While so-called over-the-top (OTT) messaging services dominate in South Africa as a mobile communication tool, the uptake of voice over IP (VoIP) is slower, say experts.
Global digital specialist adviser Analysys Mason has said that local users are more resistant to substituting mobile voice calls with Internet calls from services such as WhatsApp and Facebook.
At present, smartphone users have a range of apps including Viber, IMO and Skype — most of which already support instant messaging and video calling capabilities.
Many challenges impact faster adoption of VoIP in South Africa, such as a relatively stable data connection as well as good bandwidth, said Karim Yaici, senior analyst at Analysys Mason.
If these two conditions are not met, the user experience will be negatively impacted, so it will affect take-up in the country where 4G penetration is limited.
“According to a consumer survey we conducted in South Africa last year, a third of respondents answered that they did not use apps for making VoIP calls and the two main reasons cited for this were concerns related to call quality and cost (presumably because of the use of their data allowances),” Yaici said.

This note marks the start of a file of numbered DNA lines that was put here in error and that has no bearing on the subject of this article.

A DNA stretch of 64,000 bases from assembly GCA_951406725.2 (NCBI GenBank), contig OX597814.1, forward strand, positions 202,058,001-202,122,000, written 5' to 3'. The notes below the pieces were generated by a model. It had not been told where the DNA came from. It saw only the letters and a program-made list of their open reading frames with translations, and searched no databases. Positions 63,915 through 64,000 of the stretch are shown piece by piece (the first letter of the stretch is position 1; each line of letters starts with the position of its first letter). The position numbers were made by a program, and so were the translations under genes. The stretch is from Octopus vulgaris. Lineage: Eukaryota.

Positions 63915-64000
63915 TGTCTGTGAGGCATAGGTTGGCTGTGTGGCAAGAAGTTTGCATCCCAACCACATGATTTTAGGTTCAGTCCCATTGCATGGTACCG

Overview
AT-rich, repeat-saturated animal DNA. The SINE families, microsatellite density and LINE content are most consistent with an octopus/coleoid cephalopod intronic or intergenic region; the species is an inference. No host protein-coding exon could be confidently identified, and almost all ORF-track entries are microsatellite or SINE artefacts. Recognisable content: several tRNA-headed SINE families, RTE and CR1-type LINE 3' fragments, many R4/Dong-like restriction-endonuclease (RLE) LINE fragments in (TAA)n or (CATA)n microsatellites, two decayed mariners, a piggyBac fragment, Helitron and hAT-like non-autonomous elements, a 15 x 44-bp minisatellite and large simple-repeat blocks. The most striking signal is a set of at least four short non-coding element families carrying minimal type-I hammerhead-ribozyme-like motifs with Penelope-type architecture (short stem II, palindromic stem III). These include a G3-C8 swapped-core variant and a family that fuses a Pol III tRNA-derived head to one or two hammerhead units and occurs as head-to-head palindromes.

He said traditional mobile calls could be used for the foreseeable future, in the same way that we still use traditional fixed lines, albeit much less than before.
“Traditional voice calls offer the advantage of being supported by all mobile phones and work on legacy networks (2G), so they are more likely to be available than VoIP services,” said Yaici.
“That said, telecoms operators are investing in new infrastructure to enhance their voice proposition (for instance, by offering HD voice), or by introducing voice over LTE, which supports better network and spectral efficiency than calls made over 2G or 3G networks,” he added.
Looking more broadly at the instant messaging market in South Africa, Yaici said that WhatsApp was currently the most popular OTT messaging and voice app in South Africa.
“We expect substitution of traditional messaging to increase as the user base for OTT services continues to grow,” Yaici said.
He added that Vodacom and MTN controlled 38,1% and 34,2% respectively of total mobile subscribers in South Africa at the end of 2015. Meanwhile, Cell C controlled around a quarter of the user base, but was the only service provider to embrace OTT (at the time).
“Cell C is the market challenger and it has successfully managed to rapidly increase its market share since 2012, through a combination of aggressive pricing and service innovation,” said Yaici.
“It has embraced OTT because its aim is to grow its base by enticing subscribers from competitors.
“It is also the last operator to have launched LTE in 2015, so it may consider OTT services as a catalyst for quicker data adoption,” he said.